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Development of Chronic Traumatic Encephalopathy in Athletes after Repetitive Head Injury

Zekie Kasimova, Denitsa Koleva, Milena Avdzhiyska, Tulin Edirne

Abstract

Introduction: Chronic traumatic encephalopathy is a state presenting with cognitive, behavioral, or motor abnormalities in athletes, especially within the boxing community and used to be referred to by various terms, such as “punch drunk,” “goofy,” and “slug-nutty”. Later, a more formal term was introduced bearing more medical validity - dementia pugilistica. By the end of the XX century it was concluded that this form of neurodegenerative disease was in fact similar to and yet different from other cases of neurodegeneration. As more evidence came forward about this condition a term coined by Miller became most widely used - chronic traumatic encephalopathy (CTE). The issue received more attention thanks to Omalu’s research.

Materials and Methods: This review summarizes data from recent studies, findings and records in the literature on sport-related concussion in a significant number of cases of neuropathologically verified CTE and the detailed findings of CTE in 3 professional athletes, 1 football player and 2 boxers.

Results: The clinical picture of CTE is associated with behavioral and personality changes, loss of attention and concentration, short-term memory loss, parkinsonism, and speech and gait abnormalities. Microscopically, CTE can be described as a tauopathy with preferential involvement of the superficial cortical layers, irregular patchy distribution in the frontal and temporal cortices, propensity for sulcal depths, prominent perivascular, periventricular, and subpial distribution, and marked accumulation of tau-immunoreactive astrocytes. Deposition of A-amyloid, most commonly as diffuse plaques, occurs in fewer than half of the cases.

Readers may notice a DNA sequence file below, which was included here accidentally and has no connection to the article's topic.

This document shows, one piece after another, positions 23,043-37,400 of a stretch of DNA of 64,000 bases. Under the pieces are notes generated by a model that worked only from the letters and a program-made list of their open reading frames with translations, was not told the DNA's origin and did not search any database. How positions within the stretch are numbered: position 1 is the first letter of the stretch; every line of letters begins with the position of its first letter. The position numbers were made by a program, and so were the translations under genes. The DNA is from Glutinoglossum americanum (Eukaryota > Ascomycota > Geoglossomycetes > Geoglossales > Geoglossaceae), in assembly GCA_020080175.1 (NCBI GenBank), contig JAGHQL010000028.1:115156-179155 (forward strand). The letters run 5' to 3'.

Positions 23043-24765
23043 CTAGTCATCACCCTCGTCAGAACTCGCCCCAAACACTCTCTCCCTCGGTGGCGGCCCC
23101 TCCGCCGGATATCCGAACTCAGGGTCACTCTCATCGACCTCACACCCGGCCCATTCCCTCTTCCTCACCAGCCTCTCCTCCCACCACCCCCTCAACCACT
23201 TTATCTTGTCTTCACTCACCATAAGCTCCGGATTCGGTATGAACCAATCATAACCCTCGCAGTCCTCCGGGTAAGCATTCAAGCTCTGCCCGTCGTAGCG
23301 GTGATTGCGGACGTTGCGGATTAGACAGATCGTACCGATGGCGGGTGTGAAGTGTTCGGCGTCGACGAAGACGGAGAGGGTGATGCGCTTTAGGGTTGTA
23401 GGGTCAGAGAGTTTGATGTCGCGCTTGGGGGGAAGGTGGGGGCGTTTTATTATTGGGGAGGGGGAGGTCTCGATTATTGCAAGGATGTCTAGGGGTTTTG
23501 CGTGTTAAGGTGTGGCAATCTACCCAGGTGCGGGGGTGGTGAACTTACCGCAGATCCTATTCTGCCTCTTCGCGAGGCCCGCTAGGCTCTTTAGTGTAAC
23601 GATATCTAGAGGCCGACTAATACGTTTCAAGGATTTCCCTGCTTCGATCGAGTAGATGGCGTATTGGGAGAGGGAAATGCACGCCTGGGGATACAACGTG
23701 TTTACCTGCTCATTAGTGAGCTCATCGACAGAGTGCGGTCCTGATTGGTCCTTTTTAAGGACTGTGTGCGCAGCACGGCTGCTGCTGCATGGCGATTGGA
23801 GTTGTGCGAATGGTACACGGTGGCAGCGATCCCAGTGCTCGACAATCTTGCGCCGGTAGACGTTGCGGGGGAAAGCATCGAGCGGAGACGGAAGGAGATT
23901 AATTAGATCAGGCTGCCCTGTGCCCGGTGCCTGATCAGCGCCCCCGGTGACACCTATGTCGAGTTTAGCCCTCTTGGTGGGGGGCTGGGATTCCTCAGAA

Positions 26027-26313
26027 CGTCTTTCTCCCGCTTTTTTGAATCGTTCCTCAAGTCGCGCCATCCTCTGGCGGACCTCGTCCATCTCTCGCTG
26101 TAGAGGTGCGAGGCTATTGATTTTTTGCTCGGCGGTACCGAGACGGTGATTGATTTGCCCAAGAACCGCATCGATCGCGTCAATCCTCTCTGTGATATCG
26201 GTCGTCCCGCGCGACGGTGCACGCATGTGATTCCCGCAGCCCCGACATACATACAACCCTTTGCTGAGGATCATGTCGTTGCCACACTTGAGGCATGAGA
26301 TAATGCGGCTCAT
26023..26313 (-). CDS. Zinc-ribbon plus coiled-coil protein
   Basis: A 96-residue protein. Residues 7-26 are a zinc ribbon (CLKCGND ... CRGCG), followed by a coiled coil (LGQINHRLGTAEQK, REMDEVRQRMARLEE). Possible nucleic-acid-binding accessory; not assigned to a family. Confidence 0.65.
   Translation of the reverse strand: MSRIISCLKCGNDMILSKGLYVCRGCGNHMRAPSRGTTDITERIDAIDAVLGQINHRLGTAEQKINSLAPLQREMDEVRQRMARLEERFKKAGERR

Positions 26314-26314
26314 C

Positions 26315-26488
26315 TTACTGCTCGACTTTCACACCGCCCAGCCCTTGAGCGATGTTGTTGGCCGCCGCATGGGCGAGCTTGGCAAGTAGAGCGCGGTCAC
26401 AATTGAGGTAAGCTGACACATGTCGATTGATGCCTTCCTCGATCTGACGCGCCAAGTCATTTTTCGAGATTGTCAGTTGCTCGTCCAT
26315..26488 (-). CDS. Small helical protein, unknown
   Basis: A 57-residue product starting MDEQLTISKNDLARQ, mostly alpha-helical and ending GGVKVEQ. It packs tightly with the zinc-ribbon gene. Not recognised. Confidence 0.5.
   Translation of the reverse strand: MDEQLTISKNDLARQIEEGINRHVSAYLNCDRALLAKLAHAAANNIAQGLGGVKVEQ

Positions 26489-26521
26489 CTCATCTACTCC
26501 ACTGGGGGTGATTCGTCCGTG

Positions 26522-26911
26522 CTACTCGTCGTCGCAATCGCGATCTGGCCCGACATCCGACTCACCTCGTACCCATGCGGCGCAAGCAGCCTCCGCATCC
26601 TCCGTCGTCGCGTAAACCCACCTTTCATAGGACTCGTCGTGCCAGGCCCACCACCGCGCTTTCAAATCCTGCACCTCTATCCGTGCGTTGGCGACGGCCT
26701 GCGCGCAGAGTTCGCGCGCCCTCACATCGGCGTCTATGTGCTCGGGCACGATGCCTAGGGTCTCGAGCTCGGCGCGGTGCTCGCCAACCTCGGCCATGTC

Conclusion: Chronic traumatic encephalopathy is a neuropathologically distinct slowly progressive tauopathy with a clear environmental etiology which suggests a significant public health risk for persons who suffer repetitive mild traumatic brain injuries (TBIs). Early identification and prevention of this disease has become a critical focus of current studies.


Keywords

athletes, concussion, dementia, encephalopathy, neurodegeneration, tau protein


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